Chrome and Firefox are very popular. For both browsers there are numerous add-ons – such as advertising blockers, help tools for images, movies, downloads, screenshots and much more. But not all add-ons are well-meant tools that only help you free of charge. Many of these tools spy on you and harm you without you noticing. The DataSpii report now shows what these add-ons know and what they do with the spyed data.
Spying Browser Add-Ons: Over 4 million victims
8 sniffing browser add-ons were found – over 4 million users (mainly in the USA) are affected. According to the DataSpii report, these add-ons read the entire browser history as well as all links on a page called up and store this information. This is especially critical when searching for personal things. The search queries and the browser history alone provide insights into the private life that we do not want to share with strangers.
Attention: Some links lead directly to private accounts.
But it gets even worse: Many links that you would never find via websites or Google search, because they lead to hidden, protected or private pages, are actually visible in this way. These links usually have an arbitrary and very long sequence of letters and characters somewhere in the URL and are either sent individually by email, or generated after login to a portal. Examples of extremely sensitive information found via these links according to the DataSpii report are:
- Surveillance videos of homes and businesses hosted on nests or other security portals.
- Tax returns, invoices, and names of clients and their attorneys.
- Professional PowerPoint slides that were not intended for the public and were temporarily stored on Microsoft OneDrive, Intuit.com or other cloud portals.
- Vehicle identification numbers (license plates, chassis numbers, etc.) published together with the address and name of the new buyers.
- Names of patients, physicians and other sensitive details listed on DrChrono.
- Private travel plans, routes, flights and hotel bookings, which one could call up on Priveline, Booking.com or the web pages of various airlines.
- Attachments and photos from Facebook Messenger – even if the photos were tagged as private.
All the data collected by the add-ons ended up at NachoAnalytics, among other companies, where they were enriched with data and information from other sources and apparently sold on legally.
Honestly: In many cases, the sold links were unusable, because without entering a password again they were useless; but not all of them. And the examples above show how much private information can be tapped in this way.
These are the affected add-ons
In extensive research, Sam Jadali, the father of the DataSpii report, was able to identify eight add-ons that deduct and resell the data in question. These are:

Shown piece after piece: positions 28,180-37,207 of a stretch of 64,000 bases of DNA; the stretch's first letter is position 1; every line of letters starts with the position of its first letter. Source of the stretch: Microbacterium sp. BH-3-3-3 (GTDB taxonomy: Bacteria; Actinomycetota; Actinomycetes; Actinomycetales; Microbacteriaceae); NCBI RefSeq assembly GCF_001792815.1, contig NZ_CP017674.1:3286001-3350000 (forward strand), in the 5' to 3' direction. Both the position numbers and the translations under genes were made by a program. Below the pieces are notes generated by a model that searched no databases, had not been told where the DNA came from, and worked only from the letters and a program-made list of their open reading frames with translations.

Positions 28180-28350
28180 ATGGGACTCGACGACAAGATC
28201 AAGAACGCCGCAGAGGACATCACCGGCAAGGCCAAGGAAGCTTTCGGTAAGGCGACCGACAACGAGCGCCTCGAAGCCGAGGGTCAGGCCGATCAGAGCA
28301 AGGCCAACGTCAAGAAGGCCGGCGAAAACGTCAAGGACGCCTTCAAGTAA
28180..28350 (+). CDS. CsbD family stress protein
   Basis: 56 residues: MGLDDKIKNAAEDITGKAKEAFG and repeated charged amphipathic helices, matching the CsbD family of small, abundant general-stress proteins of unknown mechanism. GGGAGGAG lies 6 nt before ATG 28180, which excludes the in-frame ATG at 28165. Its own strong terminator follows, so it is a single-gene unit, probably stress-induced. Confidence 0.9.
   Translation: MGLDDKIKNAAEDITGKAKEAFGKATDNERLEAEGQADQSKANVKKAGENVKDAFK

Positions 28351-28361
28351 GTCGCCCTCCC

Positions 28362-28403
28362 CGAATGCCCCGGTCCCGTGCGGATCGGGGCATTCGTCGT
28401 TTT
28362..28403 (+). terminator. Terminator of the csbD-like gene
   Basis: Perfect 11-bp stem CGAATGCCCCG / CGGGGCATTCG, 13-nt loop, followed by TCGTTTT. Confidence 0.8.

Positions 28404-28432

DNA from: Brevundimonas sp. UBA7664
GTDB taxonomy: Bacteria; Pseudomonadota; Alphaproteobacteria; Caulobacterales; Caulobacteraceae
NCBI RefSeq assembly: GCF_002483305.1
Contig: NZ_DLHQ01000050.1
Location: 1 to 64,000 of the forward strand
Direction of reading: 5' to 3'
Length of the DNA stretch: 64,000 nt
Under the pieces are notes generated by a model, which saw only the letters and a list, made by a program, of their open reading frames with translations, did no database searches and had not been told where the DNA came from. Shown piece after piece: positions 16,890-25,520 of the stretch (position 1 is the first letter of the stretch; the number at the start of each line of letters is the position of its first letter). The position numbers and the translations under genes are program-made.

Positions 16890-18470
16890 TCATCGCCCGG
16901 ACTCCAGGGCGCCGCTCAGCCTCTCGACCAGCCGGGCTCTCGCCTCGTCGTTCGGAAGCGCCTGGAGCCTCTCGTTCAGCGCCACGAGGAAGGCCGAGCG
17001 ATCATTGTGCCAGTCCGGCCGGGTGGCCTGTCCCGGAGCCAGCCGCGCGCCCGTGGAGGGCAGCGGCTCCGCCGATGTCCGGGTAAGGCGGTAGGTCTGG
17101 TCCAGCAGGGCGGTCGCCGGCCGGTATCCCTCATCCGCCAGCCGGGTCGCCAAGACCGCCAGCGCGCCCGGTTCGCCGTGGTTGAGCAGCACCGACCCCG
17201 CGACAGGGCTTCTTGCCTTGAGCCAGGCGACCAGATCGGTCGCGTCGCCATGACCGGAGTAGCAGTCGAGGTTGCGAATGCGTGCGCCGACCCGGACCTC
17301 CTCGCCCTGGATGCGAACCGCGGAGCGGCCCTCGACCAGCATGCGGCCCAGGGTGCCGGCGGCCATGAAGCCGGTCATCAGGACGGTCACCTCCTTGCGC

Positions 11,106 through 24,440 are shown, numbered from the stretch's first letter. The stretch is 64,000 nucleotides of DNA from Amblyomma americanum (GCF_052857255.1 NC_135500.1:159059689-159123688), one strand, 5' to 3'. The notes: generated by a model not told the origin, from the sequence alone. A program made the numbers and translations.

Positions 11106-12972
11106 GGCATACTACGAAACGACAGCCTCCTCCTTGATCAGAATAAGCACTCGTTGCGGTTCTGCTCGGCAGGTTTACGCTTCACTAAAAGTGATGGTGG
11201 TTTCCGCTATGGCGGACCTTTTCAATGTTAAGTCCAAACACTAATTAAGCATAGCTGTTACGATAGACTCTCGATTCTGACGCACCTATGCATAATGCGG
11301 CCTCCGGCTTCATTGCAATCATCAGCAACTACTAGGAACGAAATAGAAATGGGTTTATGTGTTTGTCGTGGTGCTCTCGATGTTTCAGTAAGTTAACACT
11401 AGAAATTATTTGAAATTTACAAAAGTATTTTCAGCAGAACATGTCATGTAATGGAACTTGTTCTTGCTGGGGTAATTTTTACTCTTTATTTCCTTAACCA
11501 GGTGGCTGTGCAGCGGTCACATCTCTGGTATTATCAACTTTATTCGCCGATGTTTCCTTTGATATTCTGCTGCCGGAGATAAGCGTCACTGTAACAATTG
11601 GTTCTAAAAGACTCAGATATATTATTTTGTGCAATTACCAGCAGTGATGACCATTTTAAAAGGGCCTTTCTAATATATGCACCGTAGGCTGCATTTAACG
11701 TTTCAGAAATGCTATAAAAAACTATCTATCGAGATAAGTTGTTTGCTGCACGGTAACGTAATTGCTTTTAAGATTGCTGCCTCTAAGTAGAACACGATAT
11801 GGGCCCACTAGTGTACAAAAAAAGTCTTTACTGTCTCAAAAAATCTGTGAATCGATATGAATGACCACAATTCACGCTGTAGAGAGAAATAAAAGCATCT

- Fairshare Unlock (Chrome and Firefox)
- SpeakIt! (Chrome)
- Hover Zoom (Chrome)
- PanelMeasurement (Chrome)
- Super Zoom (Chrome and Firefox)
- SaveFrom.net Helper (Firefox)
- Branded Surveys
- Panel Community Surveys
If you have installed one of these add-ons, remove it immediately!
Using Google Chrome: Just type chrome://extensions/ into the line of the URL. After that all your add-ons will be listed.
For Firefox: Just type about:addons into the line of the URL. Here you click “…” and you can remove any add-ons.
Whether the eight providers of the uncovered sniffer add-ons or the reseller NatchoService face legal consequences is currently more than questionable, as most of the add-ons have explicitly stated in their license terms that they will collect, check and, if necessary, pass on data. But who reads the license terms? Chrome and Firefox have reacted by banning these add-ons from recommendation sites and their stores.
Generally applies: Caution with Browser Add-Ons
In addition to these eight add-ons, we generally recommend that you uninstall all add-ons that you do not know or use. Often users don’t even know what add-ons they’ve accumulated in their browsers over the years. But even if the DataSpii report doesn’t find any more like these eight “suspects”, it can’t be ruled out that there are more.
The selection of browser add-ons is too large and confusing and it is almost likely that there are other providers who collect data and resell it without your knowledge. Because the operators of the browsers themselves (Firefox, Google) are currently not doing enough to check add-ons sufficiently. So the risk of spying add-ons remains and every user is forced to solve this problem himself.
If you want to surf safely, we recommend our software Cyber Shield.